If you've never heard of TED talks, it's a great opportunity to learn about it. It's basically a collection of speeches that inspire us and makes us think. Sound boring? Well go and check out their site or their podcast. You'll be amazed at how all the presenters grab the audience's attention in their speeches. I've heard it being likened to potato chips, you never get bored with it.
I've recently subscribed to TED's podcast, and it's great. I watched this one episode that made me really think, and here it is. It's a bit long, but I'm pretty sure you'll not be looking back at the 19 minutes thinking it wasn't worth the time.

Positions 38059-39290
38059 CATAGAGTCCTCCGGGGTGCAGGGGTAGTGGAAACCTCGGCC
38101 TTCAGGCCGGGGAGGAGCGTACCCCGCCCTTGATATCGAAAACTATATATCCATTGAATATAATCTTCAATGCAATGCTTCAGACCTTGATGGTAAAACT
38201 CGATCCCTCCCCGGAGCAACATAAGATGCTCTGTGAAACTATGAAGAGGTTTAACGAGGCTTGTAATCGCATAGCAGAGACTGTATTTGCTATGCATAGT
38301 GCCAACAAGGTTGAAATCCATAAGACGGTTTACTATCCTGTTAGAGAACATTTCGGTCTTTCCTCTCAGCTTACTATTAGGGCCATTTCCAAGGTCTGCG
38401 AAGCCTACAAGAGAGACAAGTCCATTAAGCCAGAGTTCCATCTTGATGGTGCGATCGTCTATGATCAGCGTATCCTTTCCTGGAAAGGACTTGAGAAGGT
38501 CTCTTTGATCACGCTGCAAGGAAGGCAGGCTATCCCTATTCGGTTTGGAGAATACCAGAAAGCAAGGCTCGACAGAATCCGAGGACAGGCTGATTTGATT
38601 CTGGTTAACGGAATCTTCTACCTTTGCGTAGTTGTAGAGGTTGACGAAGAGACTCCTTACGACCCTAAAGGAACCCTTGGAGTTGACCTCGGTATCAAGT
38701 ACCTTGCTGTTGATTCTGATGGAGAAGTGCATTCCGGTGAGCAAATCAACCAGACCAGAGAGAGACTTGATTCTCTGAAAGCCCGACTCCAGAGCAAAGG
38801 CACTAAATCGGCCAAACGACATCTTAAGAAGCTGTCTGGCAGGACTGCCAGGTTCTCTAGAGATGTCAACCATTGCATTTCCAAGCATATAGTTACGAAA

(if you're on a smartphone and can't look at it, try searching "Sherry Turkle: Connected, but alone?" on the web or on the iTunes store)
Well, what did you think? I think I'm not much of a Twitter addict, but I still spend way too much time on the Net. Now that I've listened to her speech, I want to find ways to make time on the Internet worthwhile.
I think of all those people on the trains, tapping out on their smartphones, and I usually bet they're on Twitter, and most of the time I'm right. (FB isn't that popular yet in Japan.) They're afraid of being isolated from their "friends" who they probably have never even met, and so they want to know what they're doing, up to the milliseconds.
It sounds extremely unhealthy, and I bet it is too.
If you or your friends fit some of her description of a "connectivity addict", @mention the link to them- on Twitter, where else?